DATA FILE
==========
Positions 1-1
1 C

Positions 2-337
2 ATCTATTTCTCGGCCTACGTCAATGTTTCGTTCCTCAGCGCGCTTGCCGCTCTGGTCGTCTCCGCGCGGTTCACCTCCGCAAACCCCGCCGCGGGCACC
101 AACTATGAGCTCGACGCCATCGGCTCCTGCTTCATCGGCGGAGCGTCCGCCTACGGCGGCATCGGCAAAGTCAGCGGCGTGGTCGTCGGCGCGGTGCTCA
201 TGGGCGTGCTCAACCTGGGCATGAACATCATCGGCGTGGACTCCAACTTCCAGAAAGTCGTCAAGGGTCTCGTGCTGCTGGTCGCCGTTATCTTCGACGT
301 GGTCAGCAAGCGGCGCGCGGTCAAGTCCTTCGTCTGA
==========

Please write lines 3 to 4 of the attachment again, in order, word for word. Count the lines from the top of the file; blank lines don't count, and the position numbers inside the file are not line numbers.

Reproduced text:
Positions 2-337
2 ATCTATTTCTCGGCCTACGTCAATGTTTCGTTCCTCAGCGCGCTTGCCGCTCTGGTCGTCTCCGCGCGGTTCACCTCCGCAAACCCCGCCGCGGGCACC